Ah, the south! The land of cotton, beaches, gators, swamps, mosquitoes and “snow-birds” from the northern part of the country. Why do the “snow-birds” come south for the summer? Is it because they have some Canadian goose DNA mixed in with their genetic make-up? Nah, I don’t think so. They come south for the warmth and southern cookin’ and hospitality!
When you think of the south, you may think of plantations and movies like Midnight in the Garden of Good and Evil where the heat is sweltering and the accents are thick. You picture folks in white suits and flower-print dresses sitting on the veranda sipping a mint julep or iced tea, right?
Yeah, sure. I used to think that, too. Today’s photo, taking just Wednesday, is of one of the two small man-made lakes just down the hill from where our RV is parked. It shows that there probably was no one sitting on the veranda anywhere in Georgia this week!
Thank goodness, the cold has gone! Now, we’re headed for rain. I can handle that. I even enjoy sleeping at night when the rain is beating a tattoo on the roof. If you’re still in the grips of the cold and winter storms, my heart goes out to you. Hang in there! Spring will come to Narnia!
ON THIS DAY IN HISTORY: on this day in 1965 (can we possibly be that old!?), the James Bond movie “Goldfinger,” which featured the suave British super-spy driving an Aston Martin Silver Birch DB5 sports car, opened in theaters across the U.S. Aston Martins would go on to appear in a number of other Bond films.
Aston Martin’s roots date back to 1913, when Robert Bamford and Lionel Martin formed a company in London to sell Singer cars. The following year, the men changed the name of their business to Aston Martin (in honor of Lionel Martin’s successful performances at hill climb races at Aston Clinton in Buckinghamshire, England) and eventually began producing their own high-quality sports cars. By the 1920s, Aston Martin cars were racing in international competitions, including the French Grand Prix and the 24 Hours of Le Mans. In 1947, British industrialist David Brown bought Aston Martin and the next year launched the DB1 (the name comes from his initials). In 1959, an Aston Martin DBR1 took first place at the 24 Hours of Le Mans; the company also won the World Sports Car Championship that year.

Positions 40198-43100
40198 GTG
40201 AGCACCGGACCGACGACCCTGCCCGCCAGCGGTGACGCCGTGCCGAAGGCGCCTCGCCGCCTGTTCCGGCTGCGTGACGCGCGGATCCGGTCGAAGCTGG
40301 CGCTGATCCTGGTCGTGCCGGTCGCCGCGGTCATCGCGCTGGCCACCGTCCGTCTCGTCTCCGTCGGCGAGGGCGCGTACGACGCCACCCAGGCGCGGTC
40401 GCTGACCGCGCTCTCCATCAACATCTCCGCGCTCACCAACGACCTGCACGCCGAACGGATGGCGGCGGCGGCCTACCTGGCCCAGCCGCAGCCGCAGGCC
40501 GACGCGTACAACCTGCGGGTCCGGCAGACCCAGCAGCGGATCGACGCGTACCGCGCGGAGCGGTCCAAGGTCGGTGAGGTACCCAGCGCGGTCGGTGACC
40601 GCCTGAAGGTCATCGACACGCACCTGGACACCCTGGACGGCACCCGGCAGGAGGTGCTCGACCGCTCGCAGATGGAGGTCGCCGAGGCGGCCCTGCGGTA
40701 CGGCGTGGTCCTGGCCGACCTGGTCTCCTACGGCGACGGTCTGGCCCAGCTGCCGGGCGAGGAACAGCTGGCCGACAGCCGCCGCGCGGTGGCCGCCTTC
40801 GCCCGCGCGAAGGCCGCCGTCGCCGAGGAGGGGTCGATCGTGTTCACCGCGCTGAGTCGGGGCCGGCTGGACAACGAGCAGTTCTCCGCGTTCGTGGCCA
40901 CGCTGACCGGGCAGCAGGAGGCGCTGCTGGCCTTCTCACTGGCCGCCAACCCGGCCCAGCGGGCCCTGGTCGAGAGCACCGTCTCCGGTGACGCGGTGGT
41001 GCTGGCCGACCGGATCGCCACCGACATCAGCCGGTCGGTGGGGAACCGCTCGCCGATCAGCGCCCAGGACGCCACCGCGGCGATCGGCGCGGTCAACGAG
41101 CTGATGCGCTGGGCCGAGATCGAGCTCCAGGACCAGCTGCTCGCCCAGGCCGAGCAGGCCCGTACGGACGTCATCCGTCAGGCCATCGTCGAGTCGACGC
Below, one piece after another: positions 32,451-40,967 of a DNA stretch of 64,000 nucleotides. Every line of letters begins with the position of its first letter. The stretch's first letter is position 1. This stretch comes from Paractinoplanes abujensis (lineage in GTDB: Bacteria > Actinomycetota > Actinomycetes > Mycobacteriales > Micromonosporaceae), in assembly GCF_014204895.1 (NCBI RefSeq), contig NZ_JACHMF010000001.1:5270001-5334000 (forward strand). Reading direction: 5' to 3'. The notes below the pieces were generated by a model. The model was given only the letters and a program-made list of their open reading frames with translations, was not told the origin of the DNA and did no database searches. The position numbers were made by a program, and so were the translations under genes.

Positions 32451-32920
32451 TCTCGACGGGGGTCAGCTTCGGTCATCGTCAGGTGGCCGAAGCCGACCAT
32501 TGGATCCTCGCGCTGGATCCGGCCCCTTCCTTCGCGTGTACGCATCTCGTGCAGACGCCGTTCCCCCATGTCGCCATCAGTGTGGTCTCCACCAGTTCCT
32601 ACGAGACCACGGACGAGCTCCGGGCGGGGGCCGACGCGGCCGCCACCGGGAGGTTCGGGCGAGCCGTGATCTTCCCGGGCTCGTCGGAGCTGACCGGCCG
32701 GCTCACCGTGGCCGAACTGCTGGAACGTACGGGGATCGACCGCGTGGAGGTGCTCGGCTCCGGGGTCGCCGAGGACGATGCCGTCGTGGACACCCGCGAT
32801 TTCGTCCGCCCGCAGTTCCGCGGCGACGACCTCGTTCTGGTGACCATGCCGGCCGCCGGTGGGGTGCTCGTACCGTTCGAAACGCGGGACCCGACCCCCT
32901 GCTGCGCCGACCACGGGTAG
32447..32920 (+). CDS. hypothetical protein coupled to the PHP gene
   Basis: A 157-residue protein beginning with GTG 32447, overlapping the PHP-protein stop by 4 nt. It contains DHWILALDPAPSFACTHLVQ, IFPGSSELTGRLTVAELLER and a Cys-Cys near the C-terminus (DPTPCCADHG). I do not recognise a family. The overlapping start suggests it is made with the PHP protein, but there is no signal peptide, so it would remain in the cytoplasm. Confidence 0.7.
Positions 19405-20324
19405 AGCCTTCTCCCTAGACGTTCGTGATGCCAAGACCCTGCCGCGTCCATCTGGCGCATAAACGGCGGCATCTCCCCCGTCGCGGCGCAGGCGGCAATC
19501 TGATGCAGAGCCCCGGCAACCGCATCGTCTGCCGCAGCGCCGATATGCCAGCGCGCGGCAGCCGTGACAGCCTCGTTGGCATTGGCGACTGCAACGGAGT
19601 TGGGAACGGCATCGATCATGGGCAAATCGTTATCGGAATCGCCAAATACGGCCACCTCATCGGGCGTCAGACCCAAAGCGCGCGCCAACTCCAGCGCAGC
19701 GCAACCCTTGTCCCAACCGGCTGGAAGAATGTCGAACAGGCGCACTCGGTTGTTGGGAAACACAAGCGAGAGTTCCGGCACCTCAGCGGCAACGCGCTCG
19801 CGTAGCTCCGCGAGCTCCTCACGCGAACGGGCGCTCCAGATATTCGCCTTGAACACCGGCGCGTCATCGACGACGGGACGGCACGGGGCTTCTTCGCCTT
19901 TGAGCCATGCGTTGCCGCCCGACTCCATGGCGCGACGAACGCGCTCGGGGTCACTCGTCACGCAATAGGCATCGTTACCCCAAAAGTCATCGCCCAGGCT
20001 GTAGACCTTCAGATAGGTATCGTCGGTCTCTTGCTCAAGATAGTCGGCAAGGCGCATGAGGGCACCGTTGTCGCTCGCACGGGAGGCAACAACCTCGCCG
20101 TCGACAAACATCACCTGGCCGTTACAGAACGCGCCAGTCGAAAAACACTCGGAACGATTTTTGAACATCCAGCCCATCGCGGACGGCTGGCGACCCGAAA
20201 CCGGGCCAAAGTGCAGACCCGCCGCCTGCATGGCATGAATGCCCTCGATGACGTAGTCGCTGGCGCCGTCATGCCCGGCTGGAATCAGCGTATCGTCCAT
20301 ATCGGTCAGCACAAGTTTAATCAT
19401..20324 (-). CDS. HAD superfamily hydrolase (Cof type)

In 1987, Ford took a 75 percent stake in Aston Martin, which by then had gone through several owners; Ford assumed full ownership in 1994. In 2007, Ford sold Aston Martin to a group of investors for a reported $925 million. At the time, Aston Martin made around 5,000 cars per year, each carrying a price tag of more than $100,000.
The DB5 went into production in 1963 and the elegant coupe was featured in “Goldfinger,” which debuted in Great Britain in 1964. The DB5 also appeared in such movies as “Thunderball” and “GoldenEye.” “Die Another Day,” which premiered in 2002 and starred Pierce Brosnan, featured an Aston Martin V12 Vanquish. In 2006, “Casino Royale,” starring Daniel Craig, featured an Aston Martin DBS. The car appeared again in “Skyfall”…but was destroyed.
TRIVIA FOR TODAY: The names of the horses ridden at the Battle of Waterloo by Napoleon Bonaparte and the Duke of Wellington were Marengo (a white stallion), and a chestnut, Copenhagen. Both men named their mounts after famous battle sites where they had been victorious.